The UN Migration Agency (IOM) has expressed deep concern over the fate of some 260 Somali and Ethiopian migrants being held captive by people smugglers and criminal gangs in Libya.
The agency was responding to a video posted on Facebook showing hundreds of emaciated migrants cowering in a concrete room.
Posted by a Somali journalist based in Turkey, the film shows a confined space crammed full of migrants, a number of whom said they had been beaten and tortured by their captors. Some claimed to have had their teeth pulled out and their arms broken.
Relatives of the captive migrants have been sent videos of their treatment, accompanied by demands for ransoms of up to $10,000 (€8,948) to prevent “their child or relative” being killed, according to the IOM.
In the video, one man said he had been held against his will for over a year and was starving, explaining on camera how his captors beat him every day. Another man said he had been detained for 15 months, and was regularly beaten with iron bars. He said the people holding him had demanded $8,300 from his family in exchange for his release, a sum they could not afford to pay.
In a statement, Mohammed Abdiker, IOM Director of Operations and Emergencies, said: “Seeing a Facebook video of innocent migrants and refugees who have been abused and tortured is deeply concerning.
“IOM condemns the way that criminal gangs use social media in their shocking abuse of people held against their will and to extort money from their families back home.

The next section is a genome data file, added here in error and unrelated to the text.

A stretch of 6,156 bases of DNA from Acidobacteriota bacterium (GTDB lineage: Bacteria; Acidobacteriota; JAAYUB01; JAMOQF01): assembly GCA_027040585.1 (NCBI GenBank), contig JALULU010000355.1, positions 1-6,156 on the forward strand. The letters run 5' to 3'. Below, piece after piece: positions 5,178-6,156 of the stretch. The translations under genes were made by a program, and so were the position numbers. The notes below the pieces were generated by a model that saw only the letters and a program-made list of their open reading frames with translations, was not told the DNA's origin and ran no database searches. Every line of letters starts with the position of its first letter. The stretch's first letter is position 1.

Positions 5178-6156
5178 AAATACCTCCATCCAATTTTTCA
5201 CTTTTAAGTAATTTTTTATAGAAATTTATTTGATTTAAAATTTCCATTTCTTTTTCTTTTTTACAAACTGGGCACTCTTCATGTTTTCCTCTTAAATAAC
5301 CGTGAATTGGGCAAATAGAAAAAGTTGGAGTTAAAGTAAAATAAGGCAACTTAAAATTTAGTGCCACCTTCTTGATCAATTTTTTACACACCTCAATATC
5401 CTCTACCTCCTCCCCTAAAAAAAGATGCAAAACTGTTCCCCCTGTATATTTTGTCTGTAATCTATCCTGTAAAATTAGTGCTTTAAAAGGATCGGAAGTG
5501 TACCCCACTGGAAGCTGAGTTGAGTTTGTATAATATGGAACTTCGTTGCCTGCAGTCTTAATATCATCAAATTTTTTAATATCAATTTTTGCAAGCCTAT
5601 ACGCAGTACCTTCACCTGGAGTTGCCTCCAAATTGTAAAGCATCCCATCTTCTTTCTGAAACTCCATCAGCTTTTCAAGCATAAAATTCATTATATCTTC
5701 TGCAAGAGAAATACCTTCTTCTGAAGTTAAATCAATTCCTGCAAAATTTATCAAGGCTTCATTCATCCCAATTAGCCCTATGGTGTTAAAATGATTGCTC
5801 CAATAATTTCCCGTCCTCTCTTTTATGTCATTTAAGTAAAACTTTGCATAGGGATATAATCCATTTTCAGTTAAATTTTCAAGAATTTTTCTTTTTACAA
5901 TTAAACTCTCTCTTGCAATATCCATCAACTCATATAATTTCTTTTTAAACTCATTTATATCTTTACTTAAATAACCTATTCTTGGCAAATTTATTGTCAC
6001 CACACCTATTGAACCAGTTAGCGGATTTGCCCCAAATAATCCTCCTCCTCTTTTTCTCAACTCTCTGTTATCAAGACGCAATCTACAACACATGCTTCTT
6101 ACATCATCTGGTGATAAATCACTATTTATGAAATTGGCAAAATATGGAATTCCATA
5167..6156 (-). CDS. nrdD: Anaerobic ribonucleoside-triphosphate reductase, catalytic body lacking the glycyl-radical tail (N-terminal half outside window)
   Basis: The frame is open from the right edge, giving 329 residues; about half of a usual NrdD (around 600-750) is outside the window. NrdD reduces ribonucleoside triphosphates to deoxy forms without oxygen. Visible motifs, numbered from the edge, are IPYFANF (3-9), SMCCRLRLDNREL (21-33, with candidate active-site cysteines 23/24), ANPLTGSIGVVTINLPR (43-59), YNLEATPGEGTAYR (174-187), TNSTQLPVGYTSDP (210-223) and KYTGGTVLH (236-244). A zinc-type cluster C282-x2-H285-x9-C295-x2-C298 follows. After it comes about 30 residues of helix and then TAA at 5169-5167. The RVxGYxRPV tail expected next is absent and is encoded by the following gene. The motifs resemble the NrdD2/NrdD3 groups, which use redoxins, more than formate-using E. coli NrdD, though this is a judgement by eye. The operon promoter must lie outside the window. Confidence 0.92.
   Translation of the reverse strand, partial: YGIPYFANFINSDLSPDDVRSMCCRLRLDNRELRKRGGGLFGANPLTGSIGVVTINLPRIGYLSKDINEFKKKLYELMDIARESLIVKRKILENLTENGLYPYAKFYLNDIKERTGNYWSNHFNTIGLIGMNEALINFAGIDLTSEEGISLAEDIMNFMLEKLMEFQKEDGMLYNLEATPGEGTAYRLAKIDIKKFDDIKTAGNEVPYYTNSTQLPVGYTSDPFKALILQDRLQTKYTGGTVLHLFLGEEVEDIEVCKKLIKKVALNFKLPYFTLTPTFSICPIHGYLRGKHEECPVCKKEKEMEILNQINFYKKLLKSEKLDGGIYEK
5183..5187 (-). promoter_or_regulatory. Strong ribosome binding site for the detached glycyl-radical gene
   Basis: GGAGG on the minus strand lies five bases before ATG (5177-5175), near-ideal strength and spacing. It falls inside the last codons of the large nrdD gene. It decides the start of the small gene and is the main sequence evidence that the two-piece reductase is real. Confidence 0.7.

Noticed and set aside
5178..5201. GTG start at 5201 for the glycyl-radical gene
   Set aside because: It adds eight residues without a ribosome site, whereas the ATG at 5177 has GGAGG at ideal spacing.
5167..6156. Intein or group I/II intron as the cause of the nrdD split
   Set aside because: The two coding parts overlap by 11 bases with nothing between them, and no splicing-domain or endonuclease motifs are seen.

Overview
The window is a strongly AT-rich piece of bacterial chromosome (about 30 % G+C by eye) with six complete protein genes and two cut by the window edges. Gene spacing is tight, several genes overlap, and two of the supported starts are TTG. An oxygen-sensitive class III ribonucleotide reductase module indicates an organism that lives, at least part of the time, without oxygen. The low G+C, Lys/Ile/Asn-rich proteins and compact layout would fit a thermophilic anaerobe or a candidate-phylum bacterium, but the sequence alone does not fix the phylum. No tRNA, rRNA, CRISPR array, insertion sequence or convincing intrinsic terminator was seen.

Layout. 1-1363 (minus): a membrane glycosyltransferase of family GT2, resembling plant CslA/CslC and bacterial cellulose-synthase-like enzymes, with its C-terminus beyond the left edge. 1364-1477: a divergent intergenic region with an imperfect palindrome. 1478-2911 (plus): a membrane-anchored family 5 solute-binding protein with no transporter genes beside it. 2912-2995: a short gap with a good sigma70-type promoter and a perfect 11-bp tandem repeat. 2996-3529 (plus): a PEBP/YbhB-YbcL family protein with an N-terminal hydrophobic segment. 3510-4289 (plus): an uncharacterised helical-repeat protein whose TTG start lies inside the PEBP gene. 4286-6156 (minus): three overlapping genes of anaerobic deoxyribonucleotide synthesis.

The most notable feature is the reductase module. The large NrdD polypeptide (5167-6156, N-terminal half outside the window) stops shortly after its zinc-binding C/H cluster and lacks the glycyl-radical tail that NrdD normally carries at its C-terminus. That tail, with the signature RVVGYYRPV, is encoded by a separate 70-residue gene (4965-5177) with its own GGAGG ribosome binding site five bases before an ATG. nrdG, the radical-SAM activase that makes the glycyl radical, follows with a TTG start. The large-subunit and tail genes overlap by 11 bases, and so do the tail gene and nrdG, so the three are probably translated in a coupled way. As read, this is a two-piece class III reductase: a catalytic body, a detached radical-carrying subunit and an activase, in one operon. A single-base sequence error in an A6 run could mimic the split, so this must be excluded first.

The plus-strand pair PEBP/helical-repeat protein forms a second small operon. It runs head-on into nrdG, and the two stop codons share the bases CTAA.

“This is a global problem where a smuggler or a criminal gang can easily use digital platforms to advertise their services, entice vulnerable people on the move and then exploit them and their families.
“It is high time that social media and tech companies recognise the extreme harm that is occurring because of their failure to monitor and react to situations of grave human rights abuses – leading ultimately to murder – that are being shared through their channels.”
The IOM said migrants arriving in Libya from the Horn of Africa are regularly abducted by people smuggling gangs after entering the country from Sudan.
In April, the IOM revealed how traffickers were selling migrants from Western Africa at modern slavery markets in Libya.
The agency said migrants who had escaped the people smuggling gangs said slaves were sold into unpaid labour or sex work.
Charites and NGO’s operating in the Mediterranean have been accused of colluding with people smuggling networks.
One Libyan coastguard official last week told the UK’s Mail on Sunday that some aid agencies are paying trafficking networks to allow migrants to travel to Europe on flimsy boats launched from the country’s shores.